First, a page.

Lyrics website Genius has accused Google of stealing lyrics from its site and reposting them in search results without permission, with Genius claiming they caught the search engine “red handed” thanks to Morse code embedded in their lyrics.
The Wall Street Journal reports that Genius’ web traffic has dropped in recent years as Google has posted lyrics on its search results page in “information boxes” instead of routing users to lyric sites like Genius; in March, 62 percent of mobile searches on Google did not result in a click-through to another site.
While Google posting song lyrics themselves is not a crime, Genius claims that Google has been lifting the song lyrics directly from Genius without permission and reposting them on the search result page. The evidence: Two forms of apostrophes embedded in Genius-housed lyrics.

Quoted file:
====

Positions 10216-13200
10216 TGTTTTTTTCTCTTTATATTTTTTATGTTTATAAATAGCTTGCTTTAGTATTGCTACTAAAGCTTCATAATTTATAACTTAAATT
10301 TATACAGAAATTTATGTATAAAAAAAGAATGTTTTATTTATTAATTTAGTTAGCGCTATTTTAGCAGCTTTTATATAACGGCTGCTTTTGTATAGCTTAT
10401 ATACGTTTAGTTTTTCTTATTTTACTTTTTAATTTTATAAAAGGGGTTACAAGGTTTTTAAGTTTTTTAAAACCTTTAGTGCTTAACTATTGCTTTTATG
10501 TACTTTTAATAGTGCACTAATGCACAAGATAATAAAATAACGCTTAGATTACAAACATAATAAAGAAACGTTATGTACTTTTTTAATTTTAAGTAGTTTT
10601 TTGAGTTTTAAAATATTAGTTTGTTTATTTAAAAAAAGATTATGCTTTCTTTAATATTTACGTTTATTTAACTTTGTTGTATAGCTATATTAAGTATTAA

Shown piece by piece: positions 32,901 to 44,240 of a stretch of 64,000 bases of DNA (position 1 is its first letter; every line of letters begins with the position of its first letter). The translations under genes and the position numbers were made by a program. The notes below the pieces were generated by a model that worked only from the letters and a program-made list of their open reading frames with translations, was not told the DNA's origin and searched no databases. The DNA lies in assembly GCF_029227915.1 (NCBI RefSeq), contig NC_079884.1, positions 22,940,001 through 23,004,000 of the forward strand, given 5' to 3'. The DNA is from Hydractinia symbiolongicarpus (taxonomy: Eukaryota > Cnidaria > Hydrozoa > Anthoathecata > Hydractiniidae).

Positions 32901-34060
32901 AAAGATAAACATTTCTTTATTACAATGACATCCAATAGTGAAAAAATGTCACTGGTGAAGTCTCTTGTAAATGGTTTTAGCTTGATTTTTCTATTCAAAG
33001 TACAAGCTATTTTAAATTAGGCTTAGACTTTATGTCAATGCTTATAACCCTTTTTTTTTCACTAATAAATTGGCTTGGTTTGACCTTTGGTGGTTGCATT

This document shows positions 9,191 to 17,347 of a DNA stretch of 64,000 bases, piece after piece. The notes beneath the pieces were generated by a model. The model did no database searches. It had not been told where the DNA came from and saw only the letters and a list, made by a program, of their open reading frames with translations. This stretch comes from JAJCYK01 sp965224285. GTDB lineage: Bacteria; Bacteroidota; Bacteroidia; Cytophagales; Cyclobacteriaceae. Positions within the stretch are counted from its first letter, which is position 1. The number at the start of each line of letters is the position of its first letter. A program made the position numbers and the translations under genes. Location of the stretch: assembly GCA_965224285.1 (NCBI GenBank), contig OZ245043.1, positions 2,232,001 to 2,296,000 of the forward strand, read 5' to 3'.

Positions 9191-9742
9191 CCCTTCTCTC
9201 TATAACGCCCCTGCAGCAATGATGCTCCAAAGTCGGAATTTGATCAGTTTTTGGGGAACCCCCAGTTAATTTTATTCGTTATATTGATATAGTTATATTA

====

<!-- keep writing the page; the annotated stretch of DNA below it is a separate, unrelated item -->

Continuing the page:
Starting in 2016, Genius positioned both “straight” and “curly” apostrophes in their lyrics which, when converted into dots and dashes like Morse code, spelled out the words “Red Handed.” Genius added that, using these apostrophes, they found over 100 instances of Google using Genius’ own lyrics in the Google search results.
“Over the last two years, we’ve shown Google irrefutable evidence again and again that they are displaying lyrics copied from Genius,” Genius’s chief strategy officer Ben Gross told the Wall Street Journal. “We noticed that Google’s lyrics matched our lyrics down to the character.”
The Wall Street Journal corroborated Genius’ accusations by matching the results of a randomly chosen three songs from the list of 100 instances – including Alessia Cara’s “Not Today” – as well as Genius’ lyrics for Desiigner’s near-indecipherable “Panda,” which the rapper himself submitted to the site.
However, Google denied the accusations through their partnership with LyricFind, which provides the search engine with lyrics through a deal with music publishers. “We do not source lyrics from Genius,” LyricFind Chief Executive Darryl Ballantyne said.